It's not so much a question of there being room for both, Rev. It's that I've seen elements of the fandom from the light novel community look at successful web serials and reject them wholesale, because of lack of power ups or concrete progression (typically exaggerated in your shounen-ish or wuxia style LN), or missing tropes/thematic elements. It's a sub-community that has very particular tastes from what I've seen & heard.
Then, turning things around, I've seen people who read web serials comment on light novels and be very frustrated because the convention is so very different.
Just as an (key/primary) example - in standard literature, the protagonist is most often defined by their flaws. Villains are defined by their strengths. In many light novels, conversely, you'll see protagonists defined by their strengths. Light Novel antagonists may be defined by their own strengths or by their flaws.
So what emerges is you get an fair subset of the LN audience who sit down to read The Zombie Knight Saga or Worm or Twig or Legion of Nothing and they don't take to it because the protagonist is weak. The readers of the aforementioned serials might tune into a popular light novel and it's powerup after powerup, abilities that are gifted and not earned, and they dismiss it as 'mary sue' and leave it at that. It ends up being a pretty fundamental divide in taste that's hard to bridge - requiring a great deal of strength on other fronts of the work (beyond power level, protagonist strength/weakness).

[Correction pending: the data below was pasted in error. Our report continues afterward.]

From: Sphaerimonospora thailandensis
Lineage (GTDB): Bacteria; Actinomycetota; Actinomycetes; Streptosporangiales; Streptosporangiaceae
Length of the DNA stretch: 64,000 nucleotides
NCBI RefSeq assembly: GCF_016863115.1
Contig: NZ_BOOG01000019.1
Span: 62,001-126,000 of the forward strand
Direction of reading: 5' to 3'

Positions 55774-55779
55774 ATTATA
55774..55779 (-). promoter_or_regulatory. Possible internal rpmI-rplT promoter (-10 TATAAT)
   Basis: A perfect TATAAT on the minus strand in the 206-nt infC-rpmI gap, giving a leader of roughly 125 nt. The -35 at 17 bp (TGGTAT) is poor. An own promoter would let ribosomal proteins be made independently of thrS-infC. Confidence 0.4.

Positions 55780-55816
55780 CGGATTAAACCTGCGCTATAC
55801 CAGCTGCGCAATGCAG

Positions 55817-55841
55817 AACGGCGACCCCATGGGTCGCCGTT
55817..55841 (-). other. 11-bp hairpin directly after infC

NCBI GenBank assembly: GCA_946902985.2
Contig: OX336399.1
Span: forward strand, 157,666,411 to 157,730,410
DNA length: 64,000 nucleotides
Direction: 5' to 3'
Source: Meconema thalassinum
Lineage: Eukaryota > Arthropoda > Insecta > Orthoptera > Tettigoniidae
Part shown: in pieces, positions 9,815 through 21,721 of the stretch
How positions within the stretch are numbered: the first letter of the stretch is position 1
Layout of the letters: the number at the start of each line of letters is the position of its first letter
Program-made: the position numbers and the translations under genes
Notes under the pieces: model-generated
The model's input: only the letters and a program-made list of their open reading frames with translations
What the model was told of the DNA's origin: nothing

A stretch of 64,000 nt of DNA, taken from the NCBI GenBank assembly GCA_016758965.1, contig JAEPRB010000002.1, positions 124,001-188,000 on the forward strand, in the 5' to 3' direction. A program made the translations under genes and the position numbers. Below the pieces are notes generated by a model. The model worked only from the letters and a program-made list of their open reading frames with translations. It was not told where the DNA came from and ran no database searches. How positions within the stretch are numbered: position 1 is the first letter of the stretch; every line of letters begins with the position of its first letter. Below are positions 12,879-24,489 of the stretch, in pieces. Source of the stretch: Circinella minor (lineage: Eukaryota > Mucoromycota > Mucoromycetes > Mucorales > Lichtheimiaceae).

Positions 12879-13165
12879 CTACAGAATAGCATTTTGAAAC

I think there are other elements that also conflict on this fundamental level. I worry about going into too much depth with it because I don't want to malign light novels because I'm unable to really grasp their appeal, but something like just the iron-clad adherence to some tropes and conventions, versus breaking new ground. Not universal, mind you, but there's more of a formula that gets followed, or variations on a prescribed and community-celebrated theme.
My concern is that the two communities don't really mesh. Some flexible readers do enjoy both works, don't get me wrong, but more people are just frustrated by a growing difficulty in finding the kind of things they want to read. I think this gets in the way of building up a critical mass and finding a way for serial literature to just sorta smoothly settle into a more mainstream role and responsibility.